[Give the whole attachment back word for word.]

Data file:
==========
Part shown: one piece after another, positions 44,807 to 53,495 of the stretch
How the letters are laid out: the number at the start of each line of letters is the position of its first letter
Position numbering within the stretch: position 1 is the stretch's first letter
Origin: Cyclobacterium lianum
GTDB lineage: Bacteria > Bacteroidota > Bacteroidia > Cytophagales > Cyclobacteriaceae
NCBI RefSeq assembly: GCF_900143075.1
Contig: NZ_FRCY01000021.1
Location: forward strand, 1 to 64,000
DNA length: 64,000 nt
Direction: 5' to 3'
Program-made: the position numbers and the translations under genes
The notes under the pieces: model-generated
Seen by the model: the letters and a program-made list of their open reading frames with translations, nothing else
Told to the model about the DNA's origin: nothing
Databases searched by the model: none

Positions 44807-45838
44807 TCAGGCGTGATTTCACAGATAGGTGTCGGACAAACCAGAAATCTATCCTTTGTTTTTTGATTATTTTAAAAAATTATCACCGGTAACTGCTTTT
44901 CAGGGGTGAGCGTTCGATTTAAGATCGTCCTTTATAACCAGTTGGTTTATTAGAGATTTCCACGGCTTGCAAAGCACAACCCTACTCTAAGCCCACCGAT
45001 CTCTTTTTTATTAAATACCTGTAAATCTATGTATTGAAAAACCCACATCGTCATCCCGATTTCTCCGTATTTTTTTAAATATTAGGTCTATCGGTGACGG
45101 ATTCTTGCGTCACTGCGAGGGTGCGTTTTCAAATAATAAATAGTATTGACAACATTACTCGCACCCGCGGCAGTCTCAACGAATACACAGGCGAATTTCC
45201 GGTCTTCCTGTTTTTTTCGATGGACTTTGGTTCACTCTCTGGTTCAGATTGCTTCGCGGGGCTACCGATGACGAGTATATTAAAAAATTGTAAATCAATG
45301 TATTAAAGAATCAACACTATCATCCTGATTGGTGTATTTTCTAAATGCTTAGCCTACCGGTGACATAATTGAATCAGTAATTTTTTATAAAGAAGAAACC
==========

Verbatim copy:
Part shown: one piece after another, positions 44,807 to 53,495 of the stretch
How the letters are laid out: the number at the start of each line of letters is the position of its first letter
Position numbering within the stretch: position 1 is the stretch's first letter
Origin: Cyclobacterium lianum
GTDB lineage: Bacteria > Bacteroidota > Bacteroidia > Cytophagales > Cyclobacteriaceae
NCBI RefSeq assembly: GCF_900143075.1
Contig: NZ_FRCY01000021.1
Location: forward strand, 1 to 64,000
DNA length: 64,000 nt
Direction: 5' to 3'
Program-made: the position numbers and the translations under genes
The notes under the pieces: model-generated
Seen by the model: the letters and a program-made list of their open reading frames with translations, nothing else
Told to the model about the DNA's origin: nothing
Databases searched by the model: none

Positions 44807-45838
44807 TCAGGCGTGATTTCACAGATAGGTGTCGGACAAACCAGAAATCTATCCTTTGTTTTTTGATTATTTTAAAAAATTATCACCGGTAACTGCTTTT
44901 CAGGGGTGAGCGTTCGATTTAAGATCGTCCTTTATAACCAGTTGGTTTATTAGAGATTTCCACGGCTTGCAAAGCACAACCCTACTCTAAGCCCACCGAT
45001 CTCTTTTTTATTAAATACCTGTAAATCTATGTATTGAAAAACCCACATCGTCATCCCGATTTCTCCGTATTTTTTTAAATATTAGGTCTATCGGTGACGG
45101 ATTCTTGCGTCACTGCGAGGGTGCGTTTTCAAATAATAAATAGTATTGACAACATTACTCGCACCCGCGGCAGTCTCAACGAATACACAGGCGAATTTCC
45201 GGTCTTCCTGTTTTTTTCGATGGACTTTGGTTCACTCTCTGGTTCAGATTGCTTCGCGGGGCTACCGATGACGAGTATATTAAAAAATTGTAAATCAATG
45301 TATTAAAGAATCAACACTATCATCCTGATTGGTGTATTTTCTAAATGCTTAGCCTACCGGTGACATAATTGAATCAGTAATTTTTTATAAAGAAGAAACC